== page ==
The Minister in Iceland (Morris) to the Secretary of State
[Received January 30—9:15 p.m.]
52. I communicated to the Icelandic Foreign Office the contents of the first paragraph of your telegram no. 26 of January 22, 1943, after which the Foreign Minister2 sent for me and expressed his appreciation of the understanding arid aid which the Department is endeavoring to lend in the question of fuel oil deliveries. The Foreign Minister showed me telegrams recently received from the Icelandic [Page 305] Minister in Washington which also reflect appreciation of the Department’s efforts to help. Mr. Thor said that the petroleum agencies are threatening to stop deliveries of motorcycles fuels at present prices after February 1 unless the Government consents to a price advance. The Foreign Minister said that he appreciated the Department’s suggestion made informally to the Icelandic Minister to increase prices temporarily against a possible future readjustment in view of the delay the Department is necessarily encountering in consulting interested American and British agencies. He said that he was reluctant to follow this suggestion as it would upset the keystone of his Government’s whole policy which is based on a freezing of prices as reported in my telegram no. 674 of December 24, 1942.3 To ask the Parliament to absorb the present loss on fuel oil prices even temporarily from the general Treasury would be for him a highly undesirable course as it would open to debate the whole matter of economic relationship of Iceland with the United States and Great Britain. Strong opposition to the present Governmental policy would almost surely ensure [ensue] and the Government does not feel itself firmly enough seated to risk itself in the hands of Parliament at present in regard to its retrenchment policy. I told the Foreign Minister that there was obviously little more that the Department would do to expedite matters as was perfectly apparent from the telegrams he had received from the Icelandic Minister at Washington and I strongly recommended that he use his best efforts to induce the petroleum companies to continue delivery at present prices at least up to February 15, by which time I hoped the Department would have been able to conclude its investigations and consultations with other agencies, both British and American. Mr. Thor accepted my viewpoint and said that he would do his best in this sense. I will telegraph as soon as result is known.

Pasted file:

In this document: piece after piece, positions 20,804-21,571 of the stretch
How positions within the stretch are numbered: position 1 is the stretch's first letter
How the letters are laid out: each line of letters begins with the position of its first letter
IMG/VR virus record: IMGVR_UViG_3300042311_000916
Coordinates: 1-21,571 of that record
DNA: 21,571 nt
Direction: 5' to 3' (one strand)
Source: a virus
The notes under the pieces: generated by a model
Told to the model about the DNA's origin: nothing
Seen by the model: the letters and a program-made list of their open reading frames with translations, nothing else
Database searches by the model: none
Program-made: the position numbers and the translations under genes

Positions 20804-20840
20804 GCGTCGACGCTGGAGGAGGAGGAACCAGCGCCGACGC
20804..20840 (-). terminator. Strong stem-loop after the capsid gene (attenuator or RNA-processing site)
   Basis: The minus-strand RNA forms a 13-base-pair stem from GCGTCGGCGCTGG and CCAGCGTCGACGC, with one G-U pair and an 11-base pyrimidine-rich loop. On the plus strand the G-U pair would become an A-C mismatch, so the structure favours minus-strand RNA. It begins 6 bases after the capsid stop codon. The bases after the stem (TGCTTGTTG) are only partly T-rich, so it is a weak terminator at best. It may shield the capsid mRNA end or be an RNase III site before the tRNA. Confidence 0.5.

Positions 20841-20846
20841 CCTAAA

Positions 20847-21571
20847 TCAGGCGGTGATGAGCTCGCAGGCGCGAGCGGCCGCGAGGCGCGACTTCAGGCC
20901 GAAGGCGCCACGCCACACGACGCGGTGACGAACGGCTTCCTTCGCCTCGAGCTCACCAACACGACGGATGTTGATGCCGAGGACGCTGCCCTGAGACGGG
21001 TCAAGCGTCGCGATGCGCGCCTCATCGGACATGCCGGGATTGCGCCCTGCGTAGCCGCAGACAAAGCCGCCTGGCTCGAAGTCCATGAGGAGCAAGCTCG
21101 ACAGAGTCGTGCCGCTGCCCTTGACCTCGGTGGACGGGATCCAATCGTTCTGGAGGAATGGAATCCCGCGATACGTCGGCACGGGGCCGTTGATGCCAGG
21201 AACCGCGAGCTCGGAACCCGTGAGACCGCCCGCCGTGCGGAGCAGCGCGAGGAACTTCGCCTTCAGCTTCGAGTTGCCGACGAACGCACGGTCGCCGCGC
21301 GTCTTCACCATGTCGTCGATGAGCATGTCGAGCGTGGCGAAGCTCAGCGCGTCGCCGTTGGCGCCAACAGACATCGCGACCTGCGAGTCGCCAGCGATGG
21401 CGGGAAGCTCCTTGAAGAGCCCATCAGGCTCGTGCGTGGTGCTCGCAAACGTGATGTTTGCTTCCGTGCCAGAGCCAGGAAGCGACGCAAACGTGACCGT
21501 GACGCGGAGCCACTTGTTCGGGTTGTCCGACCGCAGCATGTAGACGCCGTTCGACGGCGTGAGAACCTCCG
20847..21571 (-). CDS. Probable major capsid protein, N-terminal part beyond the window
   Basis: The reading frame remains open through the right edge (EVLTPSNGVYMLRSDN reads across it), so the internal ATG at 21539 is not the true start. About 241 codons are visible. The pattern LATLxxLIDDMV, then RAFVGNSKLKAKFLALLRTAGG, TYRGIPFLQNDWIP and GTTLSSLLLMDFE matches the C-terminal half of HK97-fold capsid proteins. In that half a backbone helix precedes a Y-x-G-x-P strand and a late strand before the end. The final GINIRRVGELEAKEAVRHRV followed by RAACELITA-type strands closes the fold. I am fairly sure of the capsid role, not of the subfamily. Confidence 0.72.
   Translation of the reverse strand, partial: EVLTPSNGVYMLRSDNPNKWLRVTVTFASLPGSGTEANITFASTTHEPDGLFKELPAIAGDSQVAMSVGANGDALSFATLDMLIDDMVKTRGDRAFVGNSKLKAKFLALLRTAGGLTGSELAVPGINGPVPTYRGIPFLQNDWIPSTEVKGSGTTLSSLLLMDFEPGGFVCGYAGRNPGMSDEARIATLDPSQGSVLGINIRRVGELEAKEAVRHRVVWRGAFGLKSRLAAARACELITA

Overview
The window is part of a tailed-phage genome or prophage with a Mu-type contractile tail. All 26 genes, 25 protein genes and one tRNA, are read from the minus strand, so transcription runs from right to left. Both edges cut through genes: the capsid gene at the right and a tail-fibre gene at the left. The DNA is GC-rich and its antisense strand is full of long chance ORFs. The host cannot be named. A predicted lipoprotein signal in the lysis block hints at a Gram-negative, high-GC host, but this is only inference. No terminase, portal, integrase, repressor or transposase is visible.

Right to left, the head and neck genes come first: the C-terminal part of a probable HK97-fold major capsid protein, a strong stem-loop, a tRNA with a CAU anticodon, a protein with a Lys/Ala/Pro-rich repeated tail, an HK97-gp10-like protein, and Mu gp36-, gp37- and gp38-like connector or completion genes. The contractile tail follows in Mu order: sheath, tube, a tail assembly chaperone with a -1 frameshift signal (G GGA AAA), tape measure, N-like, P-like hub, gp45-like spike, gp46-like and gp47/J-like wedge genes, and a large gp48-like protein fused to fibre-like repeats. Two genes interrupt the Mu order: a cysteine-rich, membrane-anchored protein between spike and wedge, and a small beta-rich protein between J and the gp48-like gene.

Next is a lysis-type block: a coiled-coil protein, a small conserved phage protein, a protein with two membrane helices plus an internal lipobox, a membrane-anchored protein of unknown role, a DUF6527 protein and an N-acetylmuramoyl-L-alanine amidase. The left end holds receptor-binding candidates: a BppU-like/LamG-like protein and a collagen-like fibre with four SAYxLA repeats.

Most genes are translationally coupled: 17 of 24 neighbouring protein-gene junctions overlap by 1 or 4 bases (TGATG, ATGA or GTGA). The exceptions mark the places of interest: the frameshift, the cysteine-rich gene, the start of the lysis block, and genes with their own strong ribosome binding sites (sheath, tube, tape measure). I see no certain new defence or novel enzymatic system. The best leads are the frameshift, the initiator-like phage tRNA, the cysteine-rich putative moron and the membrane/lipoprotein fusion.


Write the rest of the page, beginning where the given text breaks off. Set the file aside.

As will be understood from the foregoing the acuteness of this question and its importance to the present Government have not abated. I feel confident that the Department will wish to use the most expeditious means of communication [in] order to pursue to a conclusion this question which is of such prime importance to the present government and its policy. Faulty and slipshod methods in the treatment of the provision of fuel oil and related economic questions are apparent in the past. The present Government, however, is not responsible for them and its declared policy is on the right track. I am hopeful that if it is able to solve this one problem without too much exposure to the Parliament and to the public of past errors—which could result in the unseating of this managerial government [Page 306] and a return to the unbusinesslike methods, bickerings, and quarrels of the political parties, none of which enjoys a majority—our own relationship in the economic field will profit thereby.
This whole matter is extremely complicated and I probably have not yet been able to gather in all the loose ends to make a clear picture of just what happened in respect of these liquid fuel deliveries which are tied in with the Lend-Lease fish contract4 for [apparent omission].